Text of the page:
Fluid inclusion and stable isotope data are used in conjunction with geologic attributes to interpret a four-stage evolution for the Ladolam hydrothermal system. Stage I porphyry: Pervasive biotite alteration of the monzonites predated sector collapse and extensive brecciation. No fluid inclusions suitable for microthermometric study were found. The δ34S values of pyrite (−1.4 to +2.2‰) and δ18O value of hydrothermal phlogopite (+6.2‰) are consistent with mineralization from a magmatic fluid.
Stage II transitional epithermal: Deep brines of magmatic origin (5–10 wt % NaCl equiv) at 200° to 300°C contained dissolved monovalent-divalent ions and significant gases (CO2 + H2S). Wide-ranging salinities in fluid inclusions from deep anhydrite veins (5–>32 wt % NaCl equiv) is explained by open-system boiling and vapor loss. Fine-grained auriferous pyrite and adularia precipitated in breccias at ∼200°C, immediately above an anhydrite-K feldspar alteration zone as fluids vented to the surface. Pyritic ores were deposited by rapid cooling associated with mixing of the magmatic ore fluid (δ18O ∼6‰) with cool ground water (δ18O ≤0‰), and boiling. The δ34S values of pyrite (−7 to +2‰) and deep anhydrite (13 ± 2‰) suggest a magmatic sulfur source.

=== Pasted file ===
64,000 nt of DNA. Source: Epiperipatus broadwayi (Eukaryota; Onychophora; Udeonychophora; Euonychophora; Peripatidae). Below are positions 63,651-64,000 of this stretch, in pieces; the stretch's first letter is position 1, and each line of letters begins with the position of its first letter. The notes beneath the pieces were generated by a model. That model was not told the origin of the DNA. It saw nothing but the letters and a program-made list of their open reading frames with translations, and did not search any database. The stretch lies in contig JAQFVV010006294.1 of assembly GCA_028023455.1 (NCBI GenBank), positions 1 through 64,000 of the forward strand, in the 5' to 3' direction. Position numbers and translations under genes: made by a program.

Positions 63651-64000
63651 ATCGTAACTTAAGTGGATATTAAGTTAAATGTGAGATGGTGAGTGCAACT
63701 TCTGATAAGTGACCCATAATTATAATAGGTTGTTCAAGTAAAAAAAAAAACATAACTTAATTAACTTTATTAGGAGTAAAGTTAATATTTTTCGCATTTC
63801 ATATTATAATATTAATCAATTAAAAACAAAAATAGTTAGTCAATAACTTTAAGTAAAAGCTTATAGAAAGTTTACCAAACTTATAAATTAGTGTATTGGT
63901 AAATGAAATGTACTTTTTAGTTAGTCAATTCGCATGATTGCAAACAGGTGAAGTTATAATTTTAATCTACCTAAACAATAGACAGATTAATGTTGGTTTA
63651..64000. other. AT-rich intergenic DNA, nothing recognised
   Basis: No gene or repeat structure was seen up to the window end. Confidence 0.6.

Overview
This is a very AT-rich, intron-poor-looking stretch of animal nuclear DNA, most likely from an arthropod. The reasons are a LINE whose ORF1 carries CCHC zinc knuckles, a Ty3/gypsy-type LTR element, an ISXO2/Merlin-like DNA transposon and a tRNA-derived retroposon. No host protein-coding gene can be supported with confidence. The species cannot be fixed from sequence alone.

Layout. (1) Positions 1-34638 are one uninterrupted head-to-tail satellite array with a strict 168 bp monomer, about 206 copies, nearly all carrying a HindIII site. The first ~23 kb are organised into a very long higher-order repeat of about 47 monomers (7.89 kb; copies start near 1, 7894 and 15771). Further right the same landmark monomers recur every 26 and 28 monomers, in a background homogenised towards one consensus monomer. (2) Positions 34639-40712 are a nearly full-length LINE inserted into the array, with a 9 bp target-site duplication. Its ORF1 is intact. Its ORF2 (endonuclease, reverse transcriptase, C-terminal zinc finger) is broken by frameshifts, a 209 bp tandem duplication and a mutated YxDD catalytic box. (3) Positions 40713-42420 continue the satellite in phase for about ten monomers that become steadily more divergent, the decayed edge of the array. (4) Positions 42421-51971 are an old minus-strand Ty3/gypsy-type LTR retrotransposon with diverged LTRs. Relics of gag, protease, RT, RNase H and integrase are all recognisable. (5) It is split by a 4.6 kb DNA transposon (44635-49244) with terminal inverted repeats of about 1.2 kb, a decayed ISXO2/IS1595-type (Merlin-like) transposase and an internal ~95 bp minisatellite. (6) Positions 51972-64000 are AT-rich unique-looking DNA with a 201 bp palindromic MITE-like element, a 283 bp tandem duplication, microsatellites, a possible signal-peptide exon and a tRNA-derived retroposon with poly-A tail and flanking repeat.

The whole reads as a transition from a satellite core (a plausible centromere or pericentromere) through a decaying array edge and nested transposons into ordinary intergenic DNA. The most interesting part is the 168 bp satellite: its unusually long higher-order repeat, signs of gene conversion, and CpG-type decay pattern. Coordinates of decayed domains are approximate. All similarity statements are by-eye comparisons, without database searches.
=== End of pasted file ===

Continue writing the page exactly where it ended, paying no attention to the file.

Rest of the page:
Stage III epithermal: Quartz and calcite veins formed under hydrostatic boiling point for depth conditions. Upwelling stage III fluids at 230°C were moderately saline (5 ± 0.5 wt % NaCl equiv) and contained low abundances of dissolved gases (up to 3.5 wt % CO2 + H2S). This brine mixed with dilute meteoric ground water (near 0 wt % NaCl equiv at 170° ± 20°C), depositing quartz as it cooled. Isotopic compositions of deep carbonates (δ13C = −4‰, δ18O = 14‰) indicate a magmatic origin for the brine (δ13C(CO2) ∼ −3‰, δ18O(H2O) = +6‰). At Lienetz, an advanced argillic cap formed due to tectonic uplift of this area relative to Minifie. Silicic breccia ores in the Lienetz area contain pyrite-marcasite with lighter δ34S values (−13 to −2‰) compared to pyrite from Minifie (δ34S, −3 to −1‰). Lienetz ores probably formed at temperatures below 200°C as reduced fluids mixed with descending, oxidized acid-sulfate waters beneath the advanced argillic cap. Gold from the earlier transitional stage II event may have been remobilized by the acid-sulfate waters and reprecipitated as electrum with fine-grained quartz in this mixing zone.